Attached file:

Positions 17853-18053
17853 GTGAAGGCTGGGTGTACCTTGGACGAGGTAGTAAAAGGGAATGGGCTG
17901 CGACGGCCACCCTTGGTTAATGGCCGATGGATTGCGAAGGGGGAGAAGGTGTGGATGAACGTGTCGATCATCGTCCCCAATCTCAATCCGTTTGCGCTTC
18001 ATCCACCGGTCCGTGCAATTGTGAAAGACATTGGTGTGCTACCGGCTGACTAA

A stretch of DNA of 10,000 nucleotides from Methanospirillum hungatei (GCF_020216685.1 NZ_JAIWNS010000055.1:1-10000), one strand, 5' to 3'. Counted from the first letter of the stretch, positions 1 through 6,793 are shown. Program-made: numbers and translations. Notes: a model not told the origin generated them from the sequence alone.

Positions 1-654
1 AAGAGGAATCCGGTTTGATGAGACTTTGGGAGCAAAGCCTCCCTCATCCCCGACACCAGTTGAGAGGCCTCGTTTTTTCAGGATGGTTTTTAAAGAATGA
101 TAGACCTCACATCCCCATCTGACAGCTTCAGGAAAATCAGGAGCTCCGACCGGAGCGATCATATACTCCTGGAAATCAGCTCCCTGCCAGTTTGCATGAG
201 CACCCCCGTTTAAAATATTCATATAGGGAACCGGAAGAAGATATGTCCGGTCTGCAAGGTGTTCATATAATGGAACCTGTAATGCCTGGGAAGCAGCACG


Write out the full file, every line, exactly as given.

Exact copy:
Positions 17853-18053
17853 GTGAAGGCTGGGTGTACCTTGGACGAGGTAGTAAAAGGGAATGGGCTG
17901 CGACGGCCACCCTTGGTTAATGGCCGATGGATTGCGAAGGGGGAGAAGGTGTGGATGAACGTGTCGATCATCGTCCCCAATCTCAATCCGTTTGCGCTTC
18001 ATCCACCGGTCCGTGCAATTGTGAAAGACATTGGTGTGCTACCGGCTGACTAA

A stretch of DNA of 10,000 nucleotides from Methanospirillum hungatei (GCF_020216685.1 NZ_JAIWNS010000055.1:1-10000), one strand, 5' to 3'. Counted from the first letter of the stretch, positions 1 through 6,793 are shown. Program-made: numbers and translations. Notes: a model not told the origin generated them from the sequence alone.

Positions 1-654
1 AAGAGGAATCCGGTTTGATGAGACTTTGGGAGCAAAGCCTCCCTCATCCCCGACACCAGTTGAGAGGCCTCGTTTTTTCAGGATGGTTTTTAAAGAATGA
101 TAGACCTCACATCCCCATCTGACAGCTTCAGGAAAATCAGGAGCTCCGACCGGAGCGATCATATACTCCTGGAAATCAGCTCCCTGCCAGTTTGCATGAG
201 CACCCCCGTTTAAAATATTCATATAGGGAACCGGAAGAAGATATGTCCGGTCTGCAAGGTGTTCATATAATGGAACCTGTAATGCCTGGGAAGCAGCACG